By the 1820s, politicians were worried that too many freed Black people were arriving in the Bay State from the South, drawn by its slightly freer society. Should such emigration continue, a legislative committee warned, the dangers included “an indolent, disorderly, and corrupt population,” which would gather in the towns. Oh, and these indolent people would also displace many locals from “labors and occupations which, in the end, it would be more advantageous to have performed by the white population of the state.”
In fact, even as abolitionists like William Lloyd Garrison operated from a Boston stronghold, local racism gathered force; in Minardi’s words, “in the decades after the Revolution, the idea of ‘race’ became a pernicious force throughout the North. . . . Racial ideology reinscribed the inequities of slavery along lines presumed to be natural, as opposed to legal or social.” She quotes a preacher, Hosea Easton, of both African and Native descent: “slavery’s demise had only fed ‘the soul-and-body-destroying energies’ of prejudice, a beast ‘with all the innate principles of the old dragon himself.’”Revere’s ride, immortalized by Longfellow, took him beneath the skeleton of a slave, hung for decades from a pole to remind everyone who was boss.
One suspects that much of that deep prejudice—which, as we shall see, distinguished Massachusetts even in my boyhood— had been there from the start. It’s time to raise that other name, Mark Codman, a name I hadn’t ever heard back in my tour-guide days. I learned it only because I was rereading Paul Revere’s account of his famous midnight ride to Lexington, which contains this passage describing his near apprehension:
I set off upon a very good Horse; it was then about 11 o’Clock, & very pleasant. After I had passed Charlestown Neck, & got nearly opposite where Mark was hung in chains, I saw two men on Horse back, under a Tree. When I got near them, I discovered they were British officers. One tryed to git a head of Me, & the other to take me. I turned my Horse very quick, & Galloped towards Charlestown neck, and then pushed for the Medford Road. The one who chased me, endeavoring to Cut me off, got into a Clay pond, near where the new Tavern is now built. I got clear of him, and went thro Medford, over the Bridge, & up to Menotomy.
The part of the story that struck me was that phrase “nearly opposite where Mark was hung in chains.” Clearly it was a well-known local landmark, since Revere just mentions it casually in passing, but signifying what? Signifying, it turns out, altogether too much. Mark Codman had been enslaved; he and his sister Phillis were owned by a sea captain named John Codman, who was, by all accounts, a brutal master. Brother and sister suffered long enough that, in 1755, they resolved to kill their owner— not to escape slavery, but in order to get “another master.”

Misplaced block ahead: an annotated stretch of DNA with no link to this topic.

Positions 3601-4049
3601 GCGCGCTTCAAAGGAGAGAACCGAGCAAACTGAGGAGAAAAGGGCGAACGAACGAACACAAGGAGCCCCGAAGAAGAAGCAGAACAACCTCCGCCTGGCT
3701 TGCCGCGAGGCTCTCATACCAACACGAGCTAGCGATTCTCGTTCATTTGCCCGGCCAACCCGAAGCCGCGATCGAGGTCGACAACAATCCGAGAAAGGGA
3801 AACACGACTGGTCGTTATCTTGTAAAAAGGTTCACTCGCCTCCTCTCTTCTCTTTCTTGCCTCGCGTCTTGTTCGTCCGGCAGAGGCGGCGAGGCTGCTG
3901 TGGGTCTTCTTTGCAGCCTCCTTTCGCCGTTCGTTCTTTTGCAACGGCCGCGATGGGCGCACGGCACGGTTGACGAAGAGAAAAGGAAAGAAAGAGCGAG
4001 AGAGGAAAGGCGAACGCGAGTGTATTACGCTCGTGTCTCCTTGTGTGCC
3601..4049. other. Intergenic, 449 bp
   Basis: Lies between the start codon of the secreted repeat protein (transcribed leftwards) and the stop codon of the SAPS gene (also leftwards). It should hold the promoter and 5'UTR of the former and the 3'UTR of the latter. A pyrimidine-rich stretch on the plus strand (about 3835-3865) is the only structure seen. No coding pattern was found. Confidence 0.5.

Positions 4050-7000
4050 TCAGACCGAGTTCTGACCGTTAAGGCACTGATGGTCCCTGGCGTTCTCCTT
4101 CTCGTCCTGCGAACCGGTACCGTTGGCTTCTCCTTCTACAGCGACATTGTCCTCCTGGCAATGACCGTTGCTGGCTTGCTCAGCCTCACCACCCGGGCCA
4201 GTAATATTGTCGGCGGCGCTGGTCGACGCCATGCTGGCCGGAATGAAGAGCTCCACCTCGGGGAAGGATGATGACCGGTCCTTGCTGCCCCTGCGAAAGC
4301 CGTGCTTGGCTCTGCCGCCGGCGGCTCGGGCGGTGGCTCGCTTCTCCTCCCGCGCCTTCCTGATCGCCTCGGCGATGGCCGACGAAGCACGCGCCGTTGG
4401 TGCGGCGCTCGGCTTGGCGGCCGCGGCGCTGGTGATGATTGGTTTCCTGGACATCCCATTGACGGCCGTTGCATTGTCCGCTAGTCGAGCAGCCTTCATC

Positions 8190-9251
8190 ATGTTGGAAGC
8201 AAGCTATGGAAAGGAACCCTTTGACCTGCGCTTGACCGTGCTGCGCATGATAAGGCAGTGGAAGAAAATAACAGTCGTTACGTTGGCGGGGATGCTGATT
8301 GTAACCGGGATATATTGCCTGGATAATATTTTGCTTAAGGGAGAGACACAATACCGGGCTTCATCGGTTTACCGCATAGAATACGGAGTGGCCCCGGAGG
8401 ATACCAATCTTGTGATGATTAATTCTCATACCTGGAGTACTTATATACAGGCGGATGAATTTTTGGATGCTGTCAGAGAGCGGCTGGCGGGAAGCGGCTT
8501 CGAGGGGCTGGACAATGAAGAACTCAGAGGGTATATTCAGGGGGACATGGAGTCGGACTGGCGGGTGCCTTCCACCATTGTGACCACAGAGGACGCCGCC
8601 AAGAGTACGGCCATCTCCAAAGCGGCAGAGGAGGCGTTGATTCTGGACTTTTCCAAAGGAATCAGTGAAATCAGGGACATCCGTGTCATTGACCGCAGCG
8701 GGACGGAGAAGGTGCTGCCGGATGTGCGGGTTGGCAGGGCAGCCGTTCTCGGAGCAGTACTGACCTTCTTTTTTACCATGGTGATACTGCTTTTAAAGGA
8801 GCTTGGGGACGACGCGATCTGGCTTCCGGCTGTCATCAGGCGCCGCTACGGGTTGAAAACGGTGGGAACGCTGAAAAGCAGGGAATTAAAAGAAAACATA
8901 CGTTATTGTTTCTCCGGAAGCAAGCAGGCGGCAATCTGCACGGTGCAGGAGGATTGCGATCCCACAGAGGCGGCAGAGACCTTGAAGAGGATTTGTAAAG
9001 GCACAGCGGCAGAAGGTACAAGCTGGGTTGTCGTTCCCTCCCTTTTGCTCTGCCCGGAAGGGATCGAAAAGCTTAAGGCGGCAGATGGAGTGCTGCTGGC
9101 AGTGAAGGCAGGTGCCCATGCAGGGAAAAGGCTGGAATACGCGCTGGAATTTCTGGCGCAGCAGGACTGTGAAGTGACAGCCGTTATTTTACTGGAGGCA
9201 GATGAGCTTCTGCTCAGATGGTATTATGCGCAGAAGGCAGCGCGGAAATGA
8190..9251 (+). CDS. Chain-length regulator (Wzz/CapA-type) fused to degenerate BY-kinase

Mark was afraid of sinning; he read his Bible and concluded that if he could kill his tormentor without actually shedding blood he would have avoided the letter of the holy law. He obtained arsenic from a doctor on the pretense he would use it to kill pigs; instead he and his sister poisoned the tea and porridge of John Codman till he died.
He and Phillis were tried and convicted, not just of murder but of petit treason, the first time such a charge had been laid in Massachusetts. Her punishment: she was burned alive. His sentence was almost as grim. After being hanged and then tarred, his body was gibbeted. Do you know about gibbeting? I didn’t. It means locked in a human-shaped iron cage and then hung in a public place as a warning—sometimes alive, there to die of starvation, and sometimes, as with Codman, after execution. Gibbeting was fading away in England (among other things, surgeons wanted dead bodies for dissecting), and largely unknown in Massachusetts.
But the crime of a Black man murdering his owner was evidently so unsettling that Mark was not only stuck in a cage on a pole—he was left there for decades. By the time Revere rode by him in 1775 he’d been there twenty years; by the time Revere recounted his ride in 1798, more than forty years had passed and yet he still could assume that absolutely everyone would know just what he was talking about. Mark Codman was part of the New England landscape. A landMark.
I’m not completely sure why that story smacked me even harder than the story of Prince Estabrook, but it did. One reason gibbeting was in decline was that contemporary observers complained long and hard about the stink that gibbeted bodies gave off as they decomposed—neighbors had to keep their windows closed for months. The stench still seems pungent to me, scenting everything I like to believe about American history; the line between that iron cage and Derek Chauvin kneeling on George Floyd till he died seems direct, with the same (fearful) need to drive home the reality of everyone’s relative place in our society. Revere’s ride, immortalized by Longfellow, took him beneath the skeleton of a slave, hung for decades from a pole to remind everyone who was boss. And no one who mattered seemed to have thought a thing of it.
Excerpted from The Flag, the Cross, and the Station Wagon: A Graying American Looks Back at His Suburban Boyhood and Wonders What the Hell Happened by Bill McKibben. Copyright © 2022. Reprinted with permission of Henry Holt & Company.